I know what you’re thinking. Anything with the word ‘Targeting’ in it doesn’t sound likely to be very ‘human.’ Human beings are after all, fiercely confident of their unique identities and views. We want to be understood, not targeted. Yet, the phrase continues to exist, and there is no doubt that modern digital marketing is broken in many ways. Is contextual targeting the fix it needs? What do customers and users think? Let’s examine it a little closer and see if it is creepy or cool.

What is Contextual Targeting?

Contextual targeting is a way to advertise on websites and mobile browsers taking into account a user’s interests and identity. The most important word here is context. How do we get context? The basis is in understanding the audience rather than merely using phrases they read about or products they check out to ‘target’ them.

 

Beyond Retargeting

retargeting Retargeting: This has to change

One of the most basic forms of advertising which has been so done to death is retargeting. The way advertisers show a user a product or service constantly after the user has visited that service’s website or browsed products on a platform. This is a crude way to claim context and often, users end up seeing products that they already bought or have long lost interest in.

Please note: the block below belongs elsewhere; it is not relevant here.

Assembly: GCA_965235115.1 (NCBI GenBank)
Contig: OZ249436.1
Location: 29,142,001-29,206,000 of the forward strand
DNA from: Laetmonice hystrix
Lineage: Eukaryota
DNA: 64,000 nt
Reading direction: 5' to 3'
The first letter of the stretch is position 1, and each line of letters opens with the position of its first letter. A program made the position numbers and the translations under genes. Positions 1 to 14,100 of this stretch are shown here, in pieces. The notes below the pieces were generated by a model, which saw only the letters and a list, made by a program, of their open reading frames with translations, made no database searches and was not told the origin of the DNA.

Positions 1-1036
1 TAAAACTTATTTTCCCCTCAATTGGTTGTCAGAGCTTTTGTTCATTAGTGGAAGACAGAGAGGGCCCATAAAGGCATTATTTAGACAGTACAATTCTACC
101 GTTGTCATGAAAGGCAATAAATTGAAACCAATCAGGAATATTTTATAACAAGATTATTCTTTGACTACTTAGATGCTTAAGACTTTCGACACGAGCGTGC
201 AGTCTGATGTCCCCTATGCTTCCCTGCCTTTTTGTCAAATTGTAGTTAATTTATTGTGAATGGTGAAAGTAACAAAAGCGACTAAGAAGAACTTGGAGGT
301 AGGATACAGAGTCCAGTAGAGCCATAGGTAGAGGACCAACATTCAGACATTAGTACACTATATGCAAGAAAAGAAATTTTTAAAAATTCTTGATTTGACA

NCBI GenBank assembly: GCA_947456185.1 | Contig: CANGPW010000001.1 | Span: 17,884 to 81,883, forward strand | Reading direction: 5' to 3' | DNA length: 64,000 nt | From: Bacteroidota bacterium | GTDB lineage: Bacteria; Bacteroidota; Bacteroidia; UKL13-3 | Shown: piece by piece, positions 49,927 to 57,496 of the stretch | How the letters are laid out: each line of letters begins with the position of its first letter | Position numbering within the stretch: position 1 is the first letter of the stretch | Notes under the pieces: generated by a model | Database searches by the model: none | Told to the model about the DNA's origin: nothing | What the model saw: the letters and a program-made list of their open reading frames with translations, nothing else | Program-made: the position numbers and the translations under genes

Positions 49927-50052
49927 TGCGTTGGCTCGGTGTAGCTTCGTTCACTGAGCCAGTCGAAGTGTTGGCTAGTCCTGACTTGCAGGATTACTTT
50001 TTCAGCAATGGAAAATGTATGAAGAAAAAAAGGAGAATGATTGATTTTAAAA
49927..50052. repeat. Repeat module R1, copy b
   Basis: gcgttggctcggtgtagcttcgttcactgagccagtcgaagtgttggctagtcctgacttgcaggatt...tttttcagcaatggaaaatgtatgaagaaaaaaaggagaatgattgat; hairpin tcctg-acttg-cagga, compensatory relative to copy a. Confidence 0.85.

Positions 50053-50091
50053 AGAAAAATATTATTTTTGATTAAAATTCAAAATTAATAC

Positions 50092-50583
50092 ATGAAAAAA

Creepy or Cool?

According to Adobe’s State of Online Advertising report, 38%, of those surveyed in the EU and 45% in the US are positive about customisation. In EU, US and APAC, on average, over 70% felt that their privacy was at risk when it came to what big companies know.

contextual targeting right or wrongContextual Targeting done Right, or Wrong?

Can contextual targeting be done right, though? In a campaign created by Starcom MediaVest Group (SMG), the decongestant Otrivine created contextually targeted content for consumers based on when they were down with the sickness. Banking on research that suggested of the 2 million UK citizens use Twitter to complain about blocked noses and other cold related symptoms, around 70% of them complained and joked simultaneously.

Otrivine used Twitter search terms such as ‘man flu’ and ‘snot’ to target these Twitter users with personalised tweets linking to funny YouTube videos produced by SMG. The results?

  • 3.5 million impressions served through Twitter paid media to drive awareness of the tweets and content, boosting Otrivine’s digital awareness metrics.
  • 4,713 people were served personalised tweets with 1,154 (24.5%) responding with a reply, retweet or ‘favourite’.
  • More than 10,000 video views were generated on YouTube.

Contextual targeting done right? Sure sounds like it.

The Silver Lining

Amidst the lurking knowledge that none of our data is really just ours anymore, customers still want to feel like their privacy exists and is valued and the great part is – there are companies that put these customers first and truly get the concept of contextual targeting right. And when they do, it feels great.

 

Shares
Share This